Sergei Krivokrasov (2000): The player with the second-shortest Flames tenure of any on this list, Krivokrasov skated in just 12 games with the team to close out the 1999–2000 season after being acquired from the Nashville Predators. The No. 12 overall pick in the 1992 NHL Draft managed 11 points (including 10 assists) in those 12 games before being left exposed and selected by the Minnesota Wild in the 2000 NHL Expansion Draft. Krivokrasov lasted just two more seasons in the NHL after that. He topped out at 25 goals and 48 points in 70 games with Nashville in 1998–99.
Andrei Nazarov (1999–2000): Yet another high draft pick whose Flames tenure was relatively brief, Nazarov arrived in Calgary midway through the 1998-99 season and was gone by the end of 2000. He became a Flame in January 1999 by way of a lopsided 1-for-1 trade with the Tampa Bay Lightning which saw Michael Nylander head the other way. The hard-hitting, 6’5″ Nazarov collected 46 points (and 108 penalty minutes) in 112 games over parts of two seasons with the Flames before being traded to the Mighty Ducks of Anaheim alongside a future second-round pick in exchange for the rights to defence prospect Jordan Leopold.
Pavel Torgaev (1995–1996; 1999): Torgaev appeared in two seasons with the Flames nearly five years apart. His first stint with the club comprised of 41 games in 1995–96, in which he collected six goals and 16 points and went on to appear in his first and only Stanley Cup Playoff game. But after being assigned to the AHL to begin the following season, Torgaev headed to Switzerland for three years before finally returning to North America in 1999. But after appearing in just 14 more NHL games split between the Flames and Tampa Bay Lightning in 1999–2000, Torgaev returned to Russia to finish his playing days. Torgaev eventually settled in Calgary in retirement before embarking upon a coaching career in the KHL.
German Titov (1993–1998): There was an extended period in the mid-1990s in which German Titov was the Flames’ No. 1 centre. Taken two spots after Kimmo Timonen in the 10th round of the 1993 NHL Draft, Titov immediately joined the Flames as a 28-year-old rookie in 1993–94 and put up his first of three 20-goal seasons in Calgary. Although not the biggest or most talented player, Titov managed to produce on some underpowered mid-’90s Flames teams and topped out with 28 goals and 67 points in 1995–96. After brief stints with the Penguins, Oilers, and Mighty Ducks, Titov called it a career and, like Torgaev, moved back to Calgary with his family. (More ex-NHL players live here than you might think).
Nikolai Borschevsky (1995): Borschevsky might’ve been the Andrei Kuzmenko of his day. The former Spartak Moscow winger burst onto the scene with the Toronto Maple Leafs in 1992–93, scoring 34 goals and 74 points in 78 games as a 27-year-old rookie. In the 1993 playoffs, Borschevsky scored the Game 7 overtime winner against the Detroit Red Wings to send the Leafs to the second round. But after scoring just 14 goals the following season, Borschevsky managed exactly zero in 27 games split between Toronto and Calgary in 1994–95. He managed one more in 12 games with the Dallas Stars in 1995–96 before returning to Spartak after that.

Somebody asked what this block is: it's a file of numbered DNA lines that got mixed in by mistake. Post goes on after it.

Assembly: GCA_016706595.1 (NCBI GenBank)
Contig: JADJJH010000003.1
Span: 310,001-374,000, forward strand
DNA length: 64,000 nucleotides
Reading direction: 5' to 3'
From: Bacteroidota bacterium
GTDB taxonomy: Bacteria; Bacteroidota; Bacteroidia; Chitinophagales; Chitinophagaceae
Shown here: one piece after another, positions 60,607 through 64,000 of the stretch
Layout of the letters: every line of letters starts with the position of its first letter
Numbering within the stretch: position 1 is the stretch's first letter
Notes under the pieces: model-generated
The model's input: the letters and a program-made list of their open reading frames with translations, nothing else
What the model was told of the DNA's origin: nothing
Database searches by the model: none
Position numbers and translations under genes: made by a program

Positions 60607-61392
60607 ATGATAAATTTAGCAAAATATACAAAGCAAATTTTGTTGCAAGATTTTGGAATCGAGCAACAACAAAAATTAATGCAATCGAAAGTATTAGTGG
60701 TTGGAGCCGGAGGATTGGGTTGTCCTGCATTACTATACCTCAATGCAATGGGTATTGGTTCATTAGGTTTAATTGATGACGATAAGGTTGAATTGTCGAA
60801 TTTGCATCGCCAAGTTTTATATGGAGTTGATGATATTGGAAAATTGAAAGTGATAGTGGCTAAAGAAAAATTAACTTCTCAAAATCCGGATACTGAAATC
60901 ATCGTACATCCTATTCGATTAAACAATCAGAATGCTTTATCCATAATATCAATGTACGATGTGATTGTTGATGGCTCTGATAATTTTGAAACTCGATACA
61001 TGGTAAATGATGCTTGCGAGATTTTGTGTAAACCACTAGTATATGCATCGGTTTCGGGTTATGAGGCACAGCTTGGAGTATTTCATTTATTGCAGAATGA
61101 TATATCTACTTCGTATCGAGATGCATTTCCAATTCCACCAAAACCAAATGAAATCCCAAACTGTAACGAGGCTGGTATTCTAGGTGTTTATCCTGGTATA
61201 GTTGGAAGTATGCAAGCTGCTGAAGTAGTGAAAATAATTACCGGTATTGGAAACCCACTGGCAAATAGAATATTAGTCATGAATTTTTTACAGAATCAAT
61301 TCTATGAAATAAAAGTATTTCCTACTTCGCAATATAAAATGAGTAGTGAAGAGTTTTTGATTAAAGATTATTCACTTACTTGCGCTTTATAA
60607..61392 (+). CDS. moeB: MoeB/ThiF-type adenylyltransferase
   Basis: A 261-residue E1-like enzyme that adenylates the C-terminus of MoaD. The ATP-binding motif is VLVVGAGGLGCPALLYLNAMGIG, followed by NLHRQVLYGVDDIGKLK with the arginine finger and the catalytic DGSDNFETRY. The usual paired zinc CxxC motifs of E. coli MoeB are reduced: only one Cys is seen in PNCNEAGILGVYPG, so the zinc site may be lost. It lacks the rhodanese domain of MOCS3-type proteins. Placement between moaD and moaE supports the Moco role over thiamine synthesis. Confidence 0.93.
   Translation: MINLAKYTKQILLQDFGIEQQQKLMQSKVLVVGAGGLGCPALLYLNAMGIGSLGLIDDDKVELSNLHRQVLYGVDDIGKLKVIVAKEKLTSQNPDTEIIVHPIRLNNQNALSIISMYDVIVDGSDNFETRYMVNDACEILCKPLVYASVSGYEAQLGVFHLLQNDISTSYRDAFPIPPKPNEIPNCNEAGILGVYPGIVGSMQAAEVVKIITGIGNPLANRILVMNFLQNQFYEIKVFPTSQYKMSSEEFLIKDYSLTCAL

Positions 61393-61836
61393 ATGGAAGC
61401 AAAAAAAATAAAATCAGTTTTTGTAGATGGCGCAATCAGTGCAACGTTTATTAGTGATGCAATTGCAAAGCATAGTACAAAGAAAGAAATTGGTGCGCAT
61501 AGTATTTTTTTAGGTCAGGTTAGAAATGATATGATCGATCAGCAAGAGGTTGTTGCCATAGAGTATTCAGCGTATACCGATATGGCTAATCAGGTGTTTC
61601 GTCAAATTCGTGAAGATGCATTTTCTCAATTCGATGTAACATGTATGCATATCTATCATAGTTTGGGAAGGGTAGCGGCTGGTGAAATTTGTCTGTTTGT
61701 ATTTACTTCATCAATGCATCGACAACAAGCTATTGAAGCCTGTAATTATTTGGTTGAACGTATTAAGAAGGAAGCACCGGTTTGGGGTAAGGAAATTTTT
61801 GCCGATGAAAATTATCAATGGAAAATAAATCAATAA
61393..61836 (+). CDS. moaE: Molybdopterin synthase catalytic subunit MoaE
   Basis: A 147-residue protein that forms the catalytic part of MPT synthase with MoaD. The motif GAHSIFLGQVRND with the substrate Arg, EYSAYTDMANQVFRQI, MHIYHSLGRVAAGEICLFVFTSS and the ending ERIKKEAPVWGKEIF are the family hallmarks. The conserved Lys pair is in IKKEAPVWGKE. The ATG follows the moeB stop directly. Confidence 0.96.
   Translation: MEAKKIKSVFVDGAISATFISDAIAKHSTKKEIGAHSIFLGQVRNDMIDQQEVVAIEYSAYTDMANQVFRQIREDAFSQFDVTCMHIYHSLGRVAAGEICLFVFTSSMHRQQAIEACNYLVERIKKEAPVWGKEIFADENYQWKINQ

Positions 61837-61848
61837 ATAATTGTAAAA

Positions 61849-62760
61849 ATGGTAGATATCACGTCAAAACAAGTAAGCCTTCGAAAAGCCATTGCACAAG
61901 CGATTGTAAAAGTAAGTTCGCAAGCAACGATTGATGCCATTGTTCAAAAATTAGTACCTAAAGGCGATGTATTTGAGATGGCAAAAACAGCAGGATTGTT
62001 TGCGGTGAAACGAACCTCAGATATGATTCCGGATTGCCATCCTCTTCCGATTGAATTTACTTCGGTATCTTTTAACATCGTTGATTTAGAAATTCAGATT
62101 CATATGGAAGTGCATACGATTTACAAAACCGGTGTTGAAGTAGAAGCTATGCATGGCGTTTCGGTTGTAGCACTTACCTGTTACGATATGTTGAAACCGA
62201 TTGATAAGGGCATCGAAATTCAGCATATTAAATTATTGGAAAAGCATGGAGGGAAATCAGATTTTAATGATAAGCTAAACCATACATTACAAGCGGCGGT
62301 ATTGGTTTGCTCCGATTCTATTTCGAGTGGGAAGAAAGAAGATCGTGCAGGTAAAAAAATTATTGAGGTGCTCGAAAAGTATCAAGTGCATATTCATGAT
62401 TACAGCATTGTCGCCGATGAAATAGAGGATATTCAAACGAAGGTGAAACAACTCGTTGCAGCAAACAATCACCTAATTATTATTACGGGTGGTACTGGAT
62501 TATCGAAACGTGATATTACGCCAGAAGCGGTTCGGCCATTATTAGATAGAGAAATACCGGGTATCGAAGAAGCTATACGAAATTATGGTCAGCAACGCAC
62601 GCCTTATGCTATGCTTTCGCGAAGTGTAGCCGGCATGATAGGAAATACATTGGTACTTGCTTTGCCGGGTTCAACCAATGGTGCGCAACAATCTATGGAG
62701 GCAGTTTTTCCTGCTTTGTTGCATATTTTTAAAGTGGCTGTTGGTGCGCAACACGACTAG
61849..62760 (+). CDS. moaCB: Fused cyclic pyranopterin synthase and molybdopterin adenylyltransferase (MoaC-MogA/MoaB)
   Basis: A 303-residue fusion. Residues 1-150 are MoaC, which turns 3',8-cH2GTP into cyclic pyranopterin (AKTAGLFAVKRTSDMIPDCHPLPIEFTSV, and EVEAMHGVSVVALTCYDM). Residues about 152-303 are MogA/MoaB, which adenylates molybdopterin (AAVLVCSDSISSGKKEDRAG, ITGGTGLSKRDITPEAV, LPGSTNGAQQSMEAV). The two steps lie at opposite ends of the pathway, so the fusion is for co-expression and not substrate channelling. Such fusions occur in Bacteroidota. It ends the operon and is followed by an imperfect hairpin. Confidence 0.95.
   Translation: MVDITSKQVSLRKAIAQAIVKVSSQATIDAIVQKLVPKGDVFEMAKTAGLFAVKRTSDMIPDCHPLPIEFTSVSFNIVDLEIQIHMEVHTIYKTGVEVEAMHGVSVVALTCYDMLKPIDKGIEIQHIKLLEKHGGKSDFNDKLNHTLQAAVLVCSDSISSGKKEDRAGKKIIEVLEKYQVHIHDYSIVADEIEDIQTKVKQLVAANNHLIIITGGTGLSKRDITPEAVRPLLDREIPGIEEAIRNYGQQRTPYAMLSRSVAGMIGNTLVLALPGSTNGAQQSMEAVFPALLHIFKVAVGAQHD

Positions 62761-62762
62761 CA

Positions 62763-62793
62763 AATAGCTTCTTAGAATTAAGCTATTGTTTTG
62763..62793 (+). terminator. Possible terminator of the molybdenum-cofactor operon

Sergei Makarov (1989–1993): The only member of the Hockey Hall of Fame on this list, Makarov is a legend for his accomplishments both in North America and the USSR. As a member of CSKA Moscow — the “Red Army” — Makarov played a critical role on the KLM Line with Igor Larionov and Vladimir Krutov. He became one of the most distinguished Olympic athletes of his generation while also leading CSKA to eleven league championships. Makarov defected from the Soviet Union in 1989 and won the Calder Trophy in 1990 after scoring 86 points in 80 games as a 31-year-old rookie with the Flames, causing the NHL to add an age restriction to the award. In 297 games over parts of four seasons with the Flames, Makarov collected 94 goals and 292 points. He subsequently made brief stops with the San Jose Sharks and Dallas Stars before retiring in 1997, but it somehow took nearly two full decades before the Hall of Fame finally named Makarov to its Class of 2016.
Sergei Priakin (1989–1991): Although Makarov is widely (and rightfully) recognized as being the trailblazer at the forefront of the NHL’s first wave of Soviet players, Priakin was the one who helped pave the way for even Makarov to come over. Although he was never a star at Makarov’s level in the USSR, Priakin (also spelled Pryakhin) is a pivotal figure in his own right for being the first Soviet player granted permission to defect to the NHL. Priakin signed with the Flames on March 29, 1989 — mere months before Makarov arrived — and appeared in two games with the Flames during the 1988–89 regular season. He suited up for one more game in the playoffs as the Flames captured their first and only Stanley Cup championship. As a result, Priakin is the only player on this list with a Stanley Cup ring. But Priakin didn’t last long in the NHL, collecting just three goals and 11 points in 46 games with the Flames before embarking upon a successful late-career run in Finland, Switzerland, and Japan.